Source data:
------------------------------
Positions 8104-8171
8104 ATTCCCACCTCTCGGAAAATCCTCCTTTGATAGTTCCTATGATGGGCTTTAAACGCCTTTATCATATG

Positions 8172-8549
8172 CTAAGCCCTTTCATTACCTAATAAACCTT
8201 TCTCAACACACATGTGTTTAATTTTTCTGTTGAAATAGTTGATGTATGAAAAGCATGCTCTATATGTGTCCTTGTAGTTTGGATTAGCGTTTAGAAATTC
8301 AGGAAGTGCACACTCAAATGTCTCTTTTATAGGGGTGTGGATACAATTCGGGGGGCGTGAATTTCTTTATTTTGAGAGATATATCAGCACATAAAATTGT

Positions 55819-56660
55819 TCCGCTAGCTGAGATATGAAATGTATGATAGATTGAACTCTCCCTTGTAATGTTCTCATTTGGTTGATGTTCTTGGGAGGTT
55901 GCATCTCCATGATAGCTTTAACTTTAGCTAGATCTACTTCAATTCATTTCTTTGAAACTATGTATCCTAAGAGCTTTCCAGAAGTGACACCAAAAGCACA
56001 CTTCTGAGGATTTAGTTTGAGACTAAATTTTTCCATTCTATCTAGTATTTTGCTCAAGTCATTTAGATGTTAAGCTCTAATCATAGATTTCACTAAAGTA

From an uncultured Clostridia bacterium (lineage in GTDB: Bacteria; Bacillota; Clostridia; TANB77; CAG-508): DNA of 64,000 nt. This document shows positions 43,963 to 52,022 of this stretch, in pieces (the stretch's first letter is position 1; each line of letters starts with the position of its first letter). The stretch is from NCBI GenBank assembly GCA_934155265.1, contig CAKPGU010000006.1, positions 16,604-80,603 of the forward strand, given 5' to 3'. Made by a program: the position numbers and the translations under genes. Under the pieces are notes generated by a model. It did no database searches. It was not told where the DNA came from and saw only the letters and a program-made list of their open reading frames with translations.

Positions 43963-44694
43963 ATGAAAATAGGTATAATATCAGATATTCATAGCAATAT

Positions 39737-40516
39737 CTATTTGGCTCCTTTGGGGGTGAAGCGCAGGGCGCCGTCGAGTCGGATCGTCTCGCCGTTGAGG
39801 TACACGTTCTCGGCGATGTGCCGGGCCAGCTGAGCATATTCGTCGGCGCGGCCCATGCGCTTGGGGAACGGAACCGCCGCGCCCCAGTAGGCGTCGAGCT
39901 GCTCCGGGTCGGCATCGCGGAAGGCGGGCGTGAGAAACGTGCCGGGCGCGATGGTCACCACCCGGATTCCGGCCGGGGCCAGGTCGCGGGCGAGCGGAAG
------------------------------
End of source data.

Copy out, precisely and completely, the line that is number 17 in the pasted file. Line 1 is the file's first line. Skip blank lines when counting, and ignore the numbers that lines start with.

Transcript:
39901 GCTCCGGGTCGGCATCGCGGAAGGCGGGCGTGAGAAACGTGCCGGGCGCGATGGTCACCACCCGGATTCCGGCCGGGGCCAGGTCGCGGGCGAGCGGAAG